Posts Tagged: journalism

When the Writer Becomes the Written About

By

When I write a story about someone else, I keep me, myself and I, out of it….But a few years back, I wrote about someone else and did belong in the story; I was an undeniable part of it.

While writing his latest book, Joshua Prager found himself in one of those strange instances when journalists have to row out from the shore of objectivity and include themselves in the story they’re writing.

...more

Weekend Rumpus Roundup

By

Check out these tasty Rumpus morsels, posted over the weekend!

Wendy Ortiz interviews poet Louise Mathias about beauty, ecstasy, and eroticism…and “snakes and horses and sky and birds and hallucinogenic flowers, and stars, and the smell of creosote after rain, and…”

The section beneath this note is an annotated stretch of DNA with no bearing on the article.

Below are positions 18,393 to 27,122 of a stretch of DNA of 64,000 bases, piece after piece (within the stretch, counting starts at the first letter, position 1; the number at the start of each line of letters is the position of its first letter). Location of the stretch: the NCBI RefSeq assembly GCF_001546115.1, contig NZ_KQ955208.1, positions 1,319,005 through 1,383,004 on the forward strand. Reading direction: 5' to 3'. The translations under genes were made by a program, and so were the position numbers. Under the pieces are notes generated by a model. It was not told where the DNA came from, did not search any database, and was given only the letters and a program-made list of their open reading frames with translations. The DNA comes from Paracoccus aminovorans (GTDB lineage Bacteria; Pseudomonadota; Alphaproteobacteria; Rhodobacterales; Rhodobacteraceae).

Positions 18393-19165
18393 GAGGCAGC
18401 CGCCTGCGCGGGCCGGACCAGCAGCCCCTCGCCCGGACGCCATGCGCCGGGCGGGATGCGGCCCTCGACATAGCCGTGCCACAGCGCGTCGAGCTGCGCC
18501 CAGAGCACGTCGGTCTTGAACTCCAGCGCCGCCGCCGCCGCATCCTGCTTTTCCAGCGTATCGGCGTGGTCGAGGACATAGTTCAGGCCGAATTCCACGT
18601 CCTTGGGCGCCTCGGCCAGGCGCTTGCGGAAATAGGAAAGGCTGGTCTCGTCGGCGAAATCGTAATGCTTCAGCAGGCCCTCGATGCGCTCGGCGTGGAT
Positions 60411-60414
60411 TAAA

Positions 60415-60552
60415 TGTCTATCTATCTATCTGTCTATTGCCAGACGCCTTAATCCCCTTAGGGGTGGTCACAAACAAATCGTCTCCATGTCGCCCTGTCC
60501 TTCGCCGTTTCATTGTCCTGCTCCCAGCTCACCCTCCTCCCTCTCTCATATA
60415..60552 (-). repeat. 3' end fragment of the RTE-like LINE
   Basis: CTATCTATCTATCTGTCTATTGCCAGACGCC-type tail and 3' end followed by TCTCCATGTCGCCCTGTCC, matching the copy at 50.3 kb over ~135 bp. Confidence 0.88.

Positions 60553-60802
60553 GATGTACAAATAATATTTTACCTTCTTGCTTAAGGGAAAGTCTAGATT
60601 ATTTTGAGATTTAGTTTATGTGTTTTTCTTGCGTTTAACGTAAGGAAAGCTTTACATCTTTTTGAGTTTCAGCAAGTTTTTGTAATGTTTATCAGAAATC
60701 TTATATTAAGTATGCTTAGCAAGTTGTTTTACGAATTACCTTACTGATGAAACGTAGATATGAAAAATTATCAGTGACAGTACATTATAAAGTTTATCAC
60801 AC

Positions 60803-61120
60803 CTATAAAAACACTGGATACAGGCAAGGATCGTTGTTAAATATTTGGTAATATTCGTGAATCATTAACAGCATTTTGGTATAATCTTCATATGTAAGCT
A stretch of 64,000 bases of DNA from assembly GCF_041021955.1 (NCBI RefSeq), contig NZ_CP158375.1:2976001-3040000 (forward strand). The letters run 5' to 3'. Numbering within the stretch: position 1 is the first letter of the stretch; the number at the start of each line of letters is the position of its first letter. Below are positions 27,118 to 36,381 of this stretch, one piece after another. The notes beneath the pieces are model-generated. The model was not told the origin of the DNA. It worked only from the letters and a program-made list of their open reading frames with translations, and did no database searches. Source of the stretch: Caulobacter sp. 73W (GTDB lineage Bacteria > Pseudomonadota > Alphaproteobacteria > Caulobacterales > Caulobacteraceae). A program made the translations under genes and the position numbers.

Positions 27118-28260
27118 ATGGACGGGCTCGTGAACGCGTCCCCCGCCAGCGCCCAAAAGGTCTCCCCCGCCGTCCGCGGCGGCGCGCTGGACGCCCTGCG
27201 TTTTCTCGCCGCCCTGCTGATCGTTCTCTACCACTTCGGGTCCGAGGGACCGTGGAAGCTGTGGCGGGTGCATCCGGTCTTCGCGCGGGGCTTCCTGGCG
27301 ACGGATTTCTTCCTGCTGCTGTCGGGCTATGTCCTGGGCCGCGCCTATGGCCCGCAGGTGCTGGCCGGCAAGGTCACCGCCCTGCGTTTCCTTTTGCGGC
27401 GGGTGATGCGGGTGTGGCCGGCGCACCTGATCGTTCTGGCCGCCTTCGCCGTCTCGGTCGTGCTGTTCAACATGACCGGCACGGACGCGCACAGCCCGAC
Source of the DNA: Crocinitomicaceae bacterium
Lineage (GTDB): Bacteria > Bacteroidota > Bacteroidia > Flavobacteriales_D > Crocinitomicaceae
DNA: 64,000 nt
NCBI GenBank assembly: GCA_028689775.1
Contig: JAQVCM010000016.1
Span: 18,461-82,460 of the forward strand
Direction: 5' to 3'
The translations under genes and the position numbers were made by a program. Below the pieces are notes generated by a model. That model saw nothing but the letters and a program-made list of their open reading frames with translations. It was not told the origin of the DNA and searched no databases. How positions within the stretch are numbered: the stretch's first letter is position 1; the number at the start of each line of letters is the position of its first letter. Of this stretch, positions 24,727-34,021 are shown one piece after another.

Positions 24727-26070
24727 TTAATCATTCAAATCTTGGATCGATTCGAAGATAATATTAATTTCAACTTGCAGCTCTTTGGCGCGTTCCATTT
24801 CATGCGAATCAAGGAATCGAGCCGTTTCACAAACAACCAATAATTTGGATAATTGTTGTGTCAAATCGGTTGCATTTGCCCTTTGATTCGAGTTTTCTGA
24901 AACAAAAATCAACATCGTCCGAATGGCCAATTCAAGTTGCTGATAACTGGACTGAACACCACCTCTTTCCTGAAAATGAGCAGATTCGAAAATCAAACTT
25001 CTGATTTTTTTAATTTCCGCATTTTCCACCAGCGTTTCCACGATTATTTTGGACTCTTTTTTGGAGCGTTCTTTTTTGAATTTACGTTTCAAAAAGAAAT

When journalist Maggie Downs lost a friend in a skydiving accident, many of her writer acquaintances filled her “voicemail…with interview requests instead of well wishes.” In her Sunday Rumpus essay “Spill,” Downs tries to figure out what role journalism has in times of tragedy:

Are these articles designed to tell us that humans suffer?

...more

A Day in the Journalistic Life

By

The life of a writer is rarely depicted as glamorous.

We do it because we must. But sometimes we also must do other things like eat, and pay for shelter over our heads, or support those dependent on us. In the age of of information inundation, with high reader demands and little money to go around, the situation is bound to get tense.

...more

The Dish Ran Away With the Andrew Sullivan Readers

By

Andrew Sullivan is lighting out on his own, hoping his blog The Dish will make enough money to stay afloat without the assistance of the Daily Beast or any other publication.

His plan has a number of details that set it apart from other attempts to monetize online media: no ads (for now), no paywall (sort of), and an option for dedicated fans to pay over and above the annual subscription price, to name a few.

...more

Liz Gilbert 2

The Rumpus Interview with Elizabeth Gilbert

By